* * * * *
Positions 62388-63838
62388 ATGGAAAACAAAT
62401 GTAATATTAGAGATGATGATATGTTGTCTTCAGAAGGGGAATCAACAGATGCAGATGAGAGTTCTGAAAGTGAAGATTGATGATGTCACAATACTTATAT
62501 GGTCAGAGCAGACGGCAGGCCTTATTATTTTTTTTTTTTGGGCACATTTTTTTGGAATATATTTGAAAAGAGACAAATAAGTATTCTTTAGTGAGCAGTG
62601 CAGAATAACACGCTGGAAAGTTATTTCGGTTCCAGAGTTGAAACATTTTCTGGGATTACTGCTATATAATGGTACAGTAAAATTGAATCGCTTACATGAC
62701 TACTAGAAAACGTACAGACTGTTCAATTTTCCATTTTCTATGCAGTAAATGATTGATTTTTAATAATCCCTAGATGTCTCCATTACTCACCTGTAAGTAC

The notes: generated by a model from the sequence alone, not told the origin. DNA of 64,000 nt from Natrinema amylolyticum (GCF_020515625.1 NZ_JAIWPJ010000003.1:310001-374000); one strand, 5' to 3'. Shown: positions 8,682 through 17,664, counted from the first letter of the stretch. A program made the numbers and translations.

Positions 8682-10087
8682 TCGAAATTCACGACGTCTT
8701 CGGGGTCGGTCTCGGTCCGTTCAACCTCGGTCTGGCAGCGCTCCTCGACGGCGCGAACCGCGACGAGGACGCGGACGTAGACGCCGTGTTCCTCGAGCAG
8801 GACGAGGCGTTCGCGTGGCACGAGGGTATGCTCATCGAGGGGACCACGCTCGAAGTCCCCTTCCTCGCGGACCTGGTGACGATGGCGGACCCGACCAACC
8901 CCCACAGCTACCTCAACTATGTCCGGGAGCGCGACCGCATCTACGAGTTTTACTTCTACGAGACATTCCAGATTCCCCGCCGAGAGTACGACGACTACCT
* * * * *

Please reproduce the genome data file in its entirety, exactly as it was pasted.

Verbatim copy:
Positions 62388-63838
62388 ATGGAAAACAAAT
62401 GTAATATTAGAGATGATGATATGTTGTCTTCAGAAGGGGAATCAACAGATGCAGATGAGAGTTCTGAAAGTGAAGATTGATGATGTCACAATACTTATAT
62501 GGTCAGAGCAGACGGCAGGCCTTATTATTTTTTTTTTTTGGGCACATTTTTTTGGAATATATTTGAAAAGAGACAAATAAGTATTCTTTAGTGAGCAGTG
62601 CAGAATAACACGCTGGAAAGTTATTTCGGTTCCAGAGTTGAAACATTTTCTGGGATTACTGCTATATAATGGTACAGTAAAATTGAATCGCTTACATGAC
62701 TACTAGAAAACGTACAGACTGTTCAATTTTCCATTTTCTATGCAGTAAATGATTGATTTTTAATAATCCCTAGATGTCTCCATTACTCACCTGTAAGTAC

The notes: generated by a model from the sequence alone, not told the origin. DNA of 64,000 nt from Natrinema amylolyticum (GCF_020515625.1 NZ_JAIWPJ010000003.1:310001-374000); one strand, 5' to 3'. Shown: positions 8,682 through 17,664, counted from the first letter of the stretch. A program made the numbers and translations.

Positions 8682-10087
8682 TCGAAATTCACGACGTCTT
8701 CGGGGTCGGTCTCGGTCCGTTCAACCTCGGTCTGGCAGCGCTCCTCGACGGCGCGAACCGCGACGAGGACGCGGACGTAGACGCCGTGTTCCTCGAGCAG
8801 GACGAGGCGTTCGCGTGGCACGAGGGTATGCTCATCGAGGGGACCACGCTCGAAGTCCCCTTCCTCGCGGACCTGGTGACGATGGCGGACCCGACCAACC
8901 CCCACAGCTACCTCAACTATGTCCGGGAGCGCGACCGCATCTACGAGTTTTACTTCTACGAGACATTCCAGATTCCCCGCCGAGAGTACGACGACTACCT